If you do not have a network device, you will not see this screen. In that case, you can skip ahead to the next section.
If you have a network device and you have not already configured your networking (such as booting from a network boot disk you created and entering in your network information as prompted), you now have the opportunity to do so.
Figure 2-18. Network Configuration
The installation program will automatically detect any network devices you have and display them in the Network Devices list.
After selecting your network device, click Edit. From the Edit Interface dialog you can choose to configure the IP address and netmask of the device via DHCP (or manually if DHCP is not selected) and you can choose to activate the device at boot time. If you select Activate on Boot, your network interface will be started when you boot. If you do not have DHCP client access or you are unsure what to provide here, contact your network administrator.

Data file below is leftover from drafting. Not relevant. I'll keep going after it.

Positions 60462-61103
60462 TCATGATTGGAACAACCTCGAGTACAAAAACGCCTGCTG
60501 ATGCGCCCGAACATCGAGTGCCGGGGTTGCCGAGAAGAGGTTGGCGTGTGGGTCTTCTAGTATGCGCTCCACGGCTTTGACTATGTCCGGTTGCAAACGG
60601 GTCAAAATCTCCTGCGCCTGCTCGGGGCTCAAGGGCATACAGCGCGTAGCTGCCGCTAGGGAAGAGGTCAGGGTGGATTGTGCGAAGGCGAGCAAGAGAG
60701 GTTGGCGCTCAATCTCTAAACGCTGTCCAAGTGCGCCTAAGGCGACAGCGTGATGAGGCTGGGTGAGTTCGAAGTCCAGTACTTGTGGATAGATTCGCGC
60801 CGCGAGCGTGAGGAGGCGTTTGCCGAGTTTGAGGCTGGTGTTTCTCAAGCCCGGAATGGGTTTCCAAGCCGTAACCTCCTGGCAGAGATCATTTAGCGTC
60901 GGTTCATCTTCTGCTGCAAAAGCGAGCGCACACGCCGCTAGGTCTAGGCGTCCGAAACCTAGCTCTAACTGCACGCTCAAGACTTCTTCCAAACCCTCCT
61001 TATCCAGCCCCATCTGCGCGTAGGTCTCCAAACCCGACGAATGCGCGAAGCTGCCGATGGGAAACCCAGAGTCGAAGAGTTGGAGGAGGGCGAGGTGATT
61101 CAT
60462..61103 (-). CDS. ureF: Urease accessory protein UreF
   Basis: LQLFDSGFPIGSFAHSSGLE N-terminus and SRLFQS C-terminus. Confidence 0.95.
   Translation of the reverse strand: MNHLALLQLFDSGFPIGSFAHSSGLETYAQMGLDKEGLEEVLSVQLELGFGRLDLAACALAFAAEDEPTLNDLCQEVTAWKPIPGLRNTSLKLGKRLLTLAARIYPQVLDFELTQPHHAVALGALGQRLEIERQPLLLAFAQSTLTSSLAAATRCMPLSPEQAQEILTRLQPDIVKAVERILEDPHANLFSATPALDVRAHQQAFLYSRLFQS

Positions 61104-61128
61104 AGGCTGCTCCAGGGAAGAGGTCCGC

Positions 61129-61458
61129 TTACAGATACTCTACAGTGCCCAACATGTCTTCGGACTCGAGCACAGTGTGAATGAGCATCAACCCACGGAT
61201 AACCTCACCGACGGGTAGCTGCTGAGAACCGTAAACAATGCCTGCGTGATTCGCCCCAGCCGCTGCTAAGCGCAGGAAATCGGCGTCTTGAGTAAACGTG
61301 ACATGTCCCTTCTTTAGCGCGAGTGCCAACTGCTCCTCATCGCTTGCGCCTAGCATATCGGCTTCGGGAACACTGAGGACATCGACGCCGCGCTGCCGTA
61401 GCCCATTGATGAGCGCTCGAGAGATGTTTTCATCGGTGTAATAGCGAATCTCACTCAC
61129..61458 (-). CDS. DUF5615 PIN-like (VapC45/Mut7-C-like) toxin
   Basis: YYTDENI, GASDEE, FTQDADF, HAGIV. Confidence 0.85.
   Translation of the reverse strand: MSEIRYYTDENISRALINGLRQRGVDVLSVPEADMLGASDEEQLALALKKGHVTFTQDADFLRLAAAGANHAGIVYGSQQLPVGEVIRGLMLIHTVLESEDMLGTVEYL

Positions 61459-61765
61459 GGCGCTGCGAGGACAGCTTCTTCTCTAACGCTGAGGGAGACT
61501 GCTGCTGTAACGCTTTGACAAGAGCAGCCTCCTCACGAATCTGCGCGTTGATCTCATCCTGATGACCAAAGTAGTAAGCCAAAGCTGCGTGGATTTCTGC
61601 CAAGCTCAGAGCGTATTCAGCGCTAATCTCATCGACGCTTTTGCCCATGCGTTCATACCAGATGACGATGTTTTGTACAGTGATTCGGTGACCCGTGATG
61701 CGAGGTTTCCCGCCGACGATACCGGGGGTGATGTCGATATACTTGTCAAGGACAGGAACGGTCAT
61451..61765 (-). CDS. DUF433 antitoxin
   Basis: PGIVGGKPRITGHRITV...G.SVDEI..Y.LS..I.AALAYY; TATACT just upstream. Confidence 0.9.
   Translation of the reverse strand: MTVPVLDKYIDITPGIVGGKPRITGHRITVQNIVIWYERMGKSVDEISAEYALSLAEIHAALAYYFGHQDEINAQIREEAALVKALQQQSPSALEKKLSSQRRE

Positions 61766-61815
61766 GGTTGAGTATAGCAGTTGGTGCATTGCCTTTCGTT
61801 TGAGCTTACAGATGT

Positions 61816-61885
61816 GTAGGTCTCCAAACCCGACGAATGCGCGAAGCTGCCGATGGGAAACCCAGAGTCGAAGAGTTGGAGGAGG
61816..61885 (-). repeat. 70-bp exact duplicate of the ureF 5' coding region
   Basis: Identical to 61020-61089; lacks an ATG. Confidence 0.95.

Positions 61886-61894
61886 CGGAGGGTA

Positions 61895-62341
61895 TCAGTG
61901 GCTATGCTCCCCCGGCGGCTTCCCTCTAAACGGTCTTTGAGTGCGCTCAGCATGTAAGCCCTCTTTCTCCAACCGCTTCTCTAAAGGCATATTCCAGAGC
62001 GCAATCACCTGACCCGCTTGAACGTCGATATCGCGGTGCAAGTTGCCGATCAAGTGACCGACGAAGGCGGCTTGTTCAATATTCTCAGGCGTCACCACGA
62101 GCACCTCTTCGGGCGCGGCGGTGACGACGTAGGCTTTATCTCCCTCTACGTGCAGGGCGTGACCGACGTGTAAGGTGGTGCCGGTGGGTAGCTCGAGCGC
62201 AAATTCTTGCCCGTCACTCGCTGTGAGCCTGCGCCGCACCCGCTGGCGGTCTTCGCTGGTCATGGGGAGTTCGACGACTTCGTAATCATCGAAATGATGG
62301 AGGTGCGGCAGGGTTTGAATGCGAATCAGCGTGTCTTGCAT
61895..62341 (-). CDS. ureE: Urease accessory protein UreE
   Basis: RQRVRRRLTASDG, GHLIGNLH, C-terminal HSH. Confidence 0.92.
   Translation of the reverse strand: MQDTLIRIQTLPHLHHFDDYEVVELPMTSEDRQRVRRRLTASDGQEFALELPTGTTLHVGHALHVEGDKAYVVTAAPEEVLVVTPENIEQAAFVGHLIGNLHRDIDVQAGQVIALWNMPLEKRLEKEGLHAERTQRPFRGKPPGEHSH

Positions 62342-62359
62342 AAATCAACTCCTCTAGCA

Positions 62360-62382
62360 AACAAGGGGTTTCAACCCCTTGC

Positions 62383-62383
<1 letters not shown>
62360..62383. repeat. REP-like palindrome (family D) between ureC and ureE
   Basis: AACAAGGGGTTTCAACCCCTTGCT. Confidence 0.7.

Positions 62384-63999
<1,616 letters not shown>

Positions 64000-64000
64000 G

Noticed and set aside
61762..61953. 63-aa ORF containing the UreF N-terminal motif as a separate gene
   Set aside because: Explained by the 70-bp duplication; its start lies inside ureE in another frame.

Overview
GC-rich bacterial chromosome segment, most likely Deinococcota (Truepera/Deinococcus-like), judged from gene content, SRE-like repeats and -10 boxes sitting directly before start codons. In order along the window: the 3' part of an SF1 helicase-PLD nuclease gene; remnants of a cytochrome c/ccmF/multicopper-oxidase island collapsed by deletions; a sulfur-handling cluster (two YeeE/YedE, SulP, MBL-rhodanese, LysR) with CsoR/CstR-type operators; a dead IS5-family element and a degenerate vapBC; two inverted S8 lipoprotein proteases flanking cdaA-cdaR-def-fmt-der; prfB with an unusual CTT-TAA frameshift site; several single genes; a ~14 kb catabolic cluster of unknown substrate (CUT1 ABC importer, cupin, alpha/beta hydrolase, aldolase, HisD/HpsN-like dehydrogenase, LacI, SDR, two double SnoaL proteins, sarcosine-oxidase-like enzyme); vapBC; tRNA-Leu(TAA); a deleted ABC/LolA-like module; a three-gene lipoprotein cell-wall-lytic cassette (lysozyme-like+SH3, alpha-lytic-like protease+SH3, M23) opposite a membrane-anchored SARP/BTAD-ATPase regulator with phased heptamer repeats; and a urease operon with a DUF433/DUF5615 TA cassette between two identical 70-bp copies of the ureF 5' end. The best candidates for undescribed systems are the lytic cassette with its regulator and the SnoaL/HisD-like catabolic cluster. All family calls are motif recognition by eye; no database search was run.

Figure 2-19. Editing a Network Device
Do not use the numbers shown in the figure’s sample configuration. These values will not work for your own network configuration. If you are not sure what values to enter, contact your network administrator for assistance.
If you have a hostname (fully qualified domain name) for the network device, you can choose to have DHCP (Dynamic Host Configuration Protocol) automatically detect it or you can manually enter the hostname in the field provided.
Even if your computer is not part of a network, you can enter a hostname for your system. If you do not take this opportunity to enter a name, your system will be known as localhost.
Finally, if you entered the IP and netmask information manually, you may also enter the gateway address and the primary, secondary, and tertiary DNS addresses.
To change your network configuration after you have completed the installation, click System Settings > Network Device Control (or type the redhat-config-network command from a shell prompt) to launch the Network Administration tool. If you are not logged in as root, Linux will prompt you for the root password to continue.